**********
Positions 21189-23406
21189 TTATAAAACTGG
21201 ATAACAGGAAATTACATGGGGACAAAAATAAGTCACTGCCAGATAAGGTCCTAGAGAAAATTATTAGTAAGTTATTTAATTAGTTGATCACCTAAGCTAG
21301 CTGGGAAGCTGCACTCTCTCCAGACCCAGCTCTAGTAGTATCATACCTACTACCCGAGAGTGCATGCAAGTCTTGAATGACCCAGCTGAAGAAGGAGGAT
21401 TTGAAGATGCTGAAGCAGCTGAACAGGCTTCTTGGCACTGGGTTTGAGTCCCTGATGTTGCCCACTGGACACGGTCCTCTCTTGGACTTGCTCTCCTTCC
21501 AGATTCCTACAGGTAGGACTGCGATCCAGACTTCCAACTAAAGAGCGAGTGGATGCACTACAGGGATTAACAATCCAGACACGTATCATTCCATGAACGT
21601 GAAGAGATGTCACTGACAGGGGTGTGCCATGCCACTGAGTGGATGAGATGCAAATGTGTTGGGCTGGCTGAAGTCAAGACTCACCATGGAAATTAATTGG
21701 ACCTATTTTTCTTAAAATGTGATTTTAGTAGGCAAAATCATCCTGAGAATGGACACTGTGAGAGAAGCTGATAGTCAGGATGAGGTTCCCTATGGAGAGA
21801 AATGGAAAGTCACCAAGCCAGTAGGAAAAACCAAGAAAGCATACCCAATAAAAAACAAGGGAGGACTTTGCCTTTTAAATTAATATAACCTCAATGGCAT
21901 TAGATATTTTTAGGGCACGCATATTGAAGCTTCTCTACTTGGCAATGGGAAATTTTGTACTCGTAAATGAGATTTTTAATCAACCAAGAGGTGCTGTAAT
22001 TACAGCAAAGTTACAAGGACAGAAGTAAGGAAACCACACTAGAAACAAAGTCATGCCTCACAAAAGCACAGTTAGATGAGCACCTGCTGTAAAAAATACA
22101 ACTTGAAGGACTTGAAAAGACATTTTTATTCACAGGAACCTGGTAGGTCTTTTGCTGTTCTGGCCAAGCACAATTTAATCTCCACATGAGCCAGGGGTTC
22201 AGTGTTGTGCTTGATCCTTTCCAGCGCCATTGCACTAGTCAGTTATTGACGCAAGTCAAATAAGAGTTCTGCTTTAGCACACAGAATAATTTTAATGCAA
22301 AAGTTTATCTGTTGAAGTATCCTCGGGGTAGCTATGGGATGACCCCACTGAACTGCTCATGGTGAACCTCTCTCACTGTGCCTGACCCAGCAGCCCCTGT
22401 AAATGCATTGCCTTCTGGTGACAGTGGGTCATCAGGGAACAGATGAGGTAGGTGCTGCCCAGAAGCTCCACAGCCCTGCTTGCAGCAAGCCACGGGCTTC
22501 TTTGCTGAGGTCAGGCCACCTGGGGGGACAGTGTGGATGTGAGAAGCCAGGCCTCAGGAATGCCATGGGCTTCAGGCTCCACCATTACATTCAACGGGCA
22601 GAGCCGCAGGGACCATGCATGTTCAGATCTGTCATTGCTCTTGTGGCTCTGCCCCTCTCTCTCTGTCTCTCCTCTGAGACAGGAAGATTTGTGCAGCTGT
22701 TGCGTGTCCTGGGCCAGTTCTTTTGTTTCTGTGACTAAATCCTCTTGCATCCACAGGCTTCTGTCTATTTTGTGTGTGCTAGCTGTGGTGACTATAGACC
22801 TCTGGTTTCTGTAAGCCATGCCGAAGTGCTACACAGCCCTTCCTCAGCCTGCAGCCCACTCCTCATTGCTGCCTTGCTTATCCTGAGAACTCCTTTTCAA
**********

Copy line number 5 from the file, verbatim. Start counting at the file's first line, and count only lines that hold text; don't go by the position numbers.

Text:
21401 TTGAAGATGCTGAAGCAGCTGAACAGGCTTCTTGGCACTGGGTTTGAGTCCCTGATGTTGCCCACTGGACACGGTCCTCTCTTGGACTTGCTCTCCTTCC